UNICEF Targets Child Trafficking in Nepal
In the wake of the 7.3 magnitude earthquake that rocked Nepal on April 25, the world responded to help those buried in rubble, but as the region rebuilt itself, traffickers preyed from the shadows on families seeking a better life.
Even before the earthquake hit two months ago, human trafficking in Nepal plagued communities and victimized children. According to a 2001 International Labor Organization study, 12,000 Nepalese children were brought to India as a result of human trafficking every year.
After natural disasters such as earthquakes, children face a greater risk of being trafficked. Girls who are not forced into prostitution would be sold as domestic slaves in India or other countries, and boys are often subjected to harsh working conditions against their will.
Traffickers approach tragedy stricken families offering education, food and security for their children, when in reality, children are whisked away in to a life of monstrous exploitation and horrendous abuse.
Thankfully, multiple organizations have made efforts to deal with the aforementioned issues. UNICEF, a United Nations children’s organization is working closely with the police in Nepal and has already rescued 245 children since the earthquake, by intercepting and thus preventing them from slipping into a dark underworld of sex slavery and forced labor. UNICEF is also supporting the local police in the establishment of 84 checkpoints and police stations throughout the country.
Maiti Nepal, a national NGO, non-profit organization, with the help of UNICEF, is beefing up interception and screening stations along the India and Chinese borders. UNICEF is ensuring child accountability through the strengthening of information management and coordination systems.
The Nepalese government suspended international adoption since the earthquake and in early June, they banned children from traveling between districts without parents or approved guardians. The registration of new orphanages has also been suspended.
The Indian Ministry of Home Affairs, issued an advisory to increase vigilance at border controls and has advised the society in India to be aware of human trafficking. UNICEF has since spearheaded an awareness and public information campaign by radio reaching the population through 40,000 flyers on prevention of family separation.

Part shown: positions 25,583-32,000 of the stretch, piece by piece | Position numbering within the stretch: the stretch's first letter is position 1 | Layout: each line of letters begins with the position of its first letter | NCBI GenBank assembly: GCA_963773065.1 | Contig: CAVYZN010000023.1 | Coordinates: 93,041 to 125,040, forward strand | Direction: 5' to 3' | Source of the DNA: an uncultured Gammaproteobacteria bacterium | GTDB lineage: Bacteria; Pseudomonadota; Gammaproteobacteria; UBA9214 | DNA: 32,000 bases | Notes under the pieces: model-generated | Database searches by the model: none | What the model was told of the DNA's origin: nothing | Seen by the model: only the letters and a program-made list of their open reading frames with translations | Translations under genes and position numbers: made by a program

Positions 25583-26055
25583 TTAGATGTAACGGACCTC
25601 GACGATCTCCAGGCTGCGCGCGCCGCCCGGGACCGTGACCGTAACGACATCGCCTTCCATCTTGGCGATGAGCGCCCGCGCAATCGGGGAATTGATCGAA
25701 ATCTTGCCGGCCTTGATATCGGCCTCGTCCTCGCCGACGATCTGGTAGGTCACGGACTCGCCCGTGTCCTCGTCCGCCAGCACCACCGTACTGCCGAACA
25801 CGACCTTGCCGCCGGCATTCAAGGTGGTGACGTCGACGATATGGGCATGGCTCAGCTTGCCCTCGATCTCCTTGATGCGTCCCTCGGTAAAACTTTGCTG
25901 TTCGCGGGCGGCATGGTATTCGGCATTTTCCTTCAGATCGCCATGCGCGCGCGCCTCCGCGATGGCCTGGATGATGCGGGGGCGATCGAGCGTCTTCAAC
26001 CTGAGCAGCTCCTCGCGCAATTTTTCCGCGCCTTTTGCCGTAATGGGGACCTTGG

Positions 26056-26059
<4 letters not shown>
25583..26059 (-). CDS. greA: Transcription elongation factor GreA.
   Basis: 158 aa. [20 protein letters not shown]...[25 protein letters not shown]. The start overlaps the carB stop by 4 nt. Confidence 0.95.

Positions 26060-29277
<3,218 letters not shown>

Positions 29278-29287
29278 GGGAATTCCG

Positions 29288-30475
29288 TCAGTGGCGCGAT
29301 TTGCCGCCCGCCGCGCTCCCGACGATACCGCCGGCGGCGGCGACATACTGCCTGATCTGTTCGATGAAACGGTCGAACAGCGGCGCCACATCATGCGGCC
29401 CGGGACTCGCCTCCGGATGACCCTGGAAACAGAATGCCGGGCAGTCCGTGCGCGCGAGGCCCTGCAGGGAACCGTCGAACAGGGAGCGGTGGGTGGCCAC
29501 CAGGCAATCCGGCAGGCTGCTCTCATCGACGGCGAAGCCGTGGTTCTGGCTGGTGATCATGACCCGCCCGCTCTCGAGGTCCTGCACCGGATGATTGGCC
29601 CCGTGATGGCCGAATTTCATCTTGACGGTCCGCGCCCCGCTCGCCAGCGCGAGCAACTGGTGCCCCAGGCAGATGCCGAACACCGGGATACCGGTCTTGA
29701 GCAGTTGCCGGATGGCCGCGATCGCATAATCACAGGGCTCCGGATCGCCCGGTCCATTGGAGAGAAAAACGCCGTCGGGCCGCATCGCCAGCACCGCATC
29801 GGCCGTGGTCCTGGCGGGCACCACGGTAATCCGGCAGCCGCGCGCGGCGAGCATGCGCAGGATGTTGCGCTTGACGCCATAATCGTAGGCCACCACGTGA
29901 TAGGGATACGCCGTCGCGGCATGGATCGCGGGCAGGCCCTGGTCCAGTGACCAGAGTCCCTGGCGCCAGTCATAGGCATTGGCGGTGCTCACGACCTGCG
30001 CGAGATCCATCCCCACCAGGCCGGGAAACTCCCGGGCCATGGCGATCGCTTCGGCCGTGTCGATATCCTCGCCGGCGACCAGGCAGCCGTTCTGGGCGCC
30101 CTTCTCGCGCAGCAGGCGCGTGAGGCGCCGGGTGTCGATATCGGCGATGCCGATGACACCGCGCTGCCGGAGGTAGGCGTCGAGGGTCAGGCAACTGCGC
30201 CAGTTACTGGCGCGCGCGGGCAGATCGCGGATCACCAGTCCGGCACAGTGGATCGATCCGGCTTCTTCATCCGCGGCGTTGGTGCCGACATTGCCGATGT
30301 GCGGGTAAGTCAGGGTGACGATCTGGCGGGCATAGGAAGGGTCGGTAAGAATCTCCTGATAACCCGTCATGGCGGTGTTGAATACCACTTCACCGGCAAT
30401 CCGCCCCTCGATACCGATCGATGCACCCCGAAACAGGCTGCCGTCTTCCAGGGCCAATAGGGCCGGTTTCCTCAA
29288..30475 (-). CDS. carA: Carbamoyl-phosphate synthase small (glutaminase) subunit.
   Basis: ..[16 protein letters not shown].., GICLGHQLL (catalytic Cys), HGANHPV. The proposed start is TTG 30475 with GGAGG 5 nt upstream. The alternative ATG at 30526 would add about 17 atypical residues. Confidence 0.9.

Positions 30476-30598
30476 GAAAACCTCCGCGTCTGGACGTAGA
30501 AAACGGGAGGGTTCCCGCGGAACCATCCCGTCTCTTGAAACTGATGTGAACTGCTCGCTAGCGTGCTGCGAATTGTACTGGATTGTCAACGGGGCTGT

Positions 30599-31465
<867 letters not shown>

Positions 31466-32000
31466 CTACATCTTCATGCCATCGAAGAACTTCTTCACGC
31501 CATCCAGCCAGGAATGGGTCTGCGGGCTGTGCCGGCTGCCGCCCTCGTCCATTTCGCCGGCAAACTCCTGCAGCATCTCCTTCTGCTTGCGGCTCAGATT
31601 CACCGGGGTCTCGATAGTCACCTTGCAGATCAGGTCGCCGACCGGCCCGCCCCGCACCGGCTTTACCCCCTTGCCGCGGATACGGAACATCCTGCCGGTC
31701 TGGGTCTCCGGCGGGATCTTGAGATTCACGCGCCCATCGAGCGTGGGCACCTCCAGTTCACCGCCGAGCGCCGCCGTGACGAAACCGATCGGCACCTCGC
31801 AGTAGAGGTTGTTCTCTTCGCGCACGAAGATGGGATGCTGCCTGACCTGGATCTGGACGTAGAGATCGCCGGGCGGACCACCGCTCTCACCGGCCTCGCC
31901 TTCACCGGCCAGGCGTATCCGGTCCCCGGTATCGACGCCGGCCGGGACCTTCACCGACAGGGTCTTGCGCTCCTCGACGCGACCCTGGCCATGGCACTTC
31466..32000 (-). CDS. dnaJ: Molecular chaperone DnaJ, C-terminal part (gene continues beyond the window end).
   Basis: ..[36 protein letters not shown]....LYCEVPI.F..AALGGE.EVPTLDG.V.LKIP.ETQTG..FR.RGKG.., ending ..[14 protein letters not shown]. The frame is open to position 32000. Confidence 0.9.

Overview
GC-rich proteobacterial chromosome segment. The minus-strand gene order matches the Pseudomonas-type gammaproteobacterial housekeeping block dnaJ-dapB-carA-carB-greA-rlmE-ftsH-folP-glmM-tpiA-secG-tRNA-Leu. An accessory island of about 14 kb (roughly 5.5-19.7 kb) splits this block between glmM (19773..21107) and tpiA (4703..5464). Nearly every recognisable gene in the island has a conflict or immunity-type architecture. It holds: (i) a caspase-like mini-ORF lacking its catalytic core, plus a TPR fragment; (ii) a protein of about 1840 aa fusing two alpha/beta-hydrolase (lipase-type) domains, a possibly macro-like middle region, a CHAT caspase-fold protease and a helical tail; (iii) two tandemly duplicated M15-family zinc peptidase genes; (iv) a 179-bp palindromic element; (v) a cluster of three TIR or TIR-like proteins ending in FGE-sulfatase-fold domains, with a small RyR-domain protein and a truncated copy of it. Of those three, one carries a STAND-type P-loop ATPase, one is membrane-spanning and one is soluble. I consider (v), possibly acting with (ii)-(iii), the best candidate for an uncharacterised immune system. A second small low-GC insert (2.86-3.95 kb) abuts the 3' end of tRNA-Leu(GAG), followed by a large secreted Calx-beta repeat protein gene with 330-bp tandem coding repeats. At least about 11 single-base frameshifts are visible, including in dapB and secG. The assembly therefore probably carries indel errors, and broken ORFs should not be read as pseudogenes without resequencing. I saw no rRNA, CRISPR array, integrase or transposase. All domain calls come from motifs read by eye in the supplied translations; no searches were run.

25 airline companies operating in Nepal have also been made aware of the need to screen passengers, ensuring that children are accompanied by their legal care givers. Radio Nepal is concurrently airing messages, reaching an estimated 70 percent of the population bolstering awareness.
Lastly, UNICEF has supported the establishment of hundreds of child friendly spaces and temporary learning centers, providing children with education programs as part of a back to school campaign.
Another problem in Nepal, which often hides behind a cloak of good intentions is “Orphanage Voluntourism”. Families around the world with expressed interest to adopt children perceived or mistaken to be orphans, are left unaware about the fact that these children have been deliberately separated from their families to attract high fee paying adoptive families.
UNICEF and its partners have thereby been working to encourage orphanage volunteering programs to discontinue their practices as volunteers. Although for the most part well intentioned, these can be ignorant to deceptive practices. Moreover, backgrounds are usually not adequately checked.
Nepal, like much of the developing world has thus been diseased by human trafficking long before the earthquake in April. After the catastrophe, however, the practice has amplified as wolves in sheep’s clothing prey on the unsuspecting and desperate. Organizations such as UNICEF are therefore out to bring down those who would seek to unreasonably profit from innocence and disaster.
– Jason Zimmerman
Sources: Free for Life, UNICEF, American Himalayan Foundation, The Guardian
Photo: UN News Centre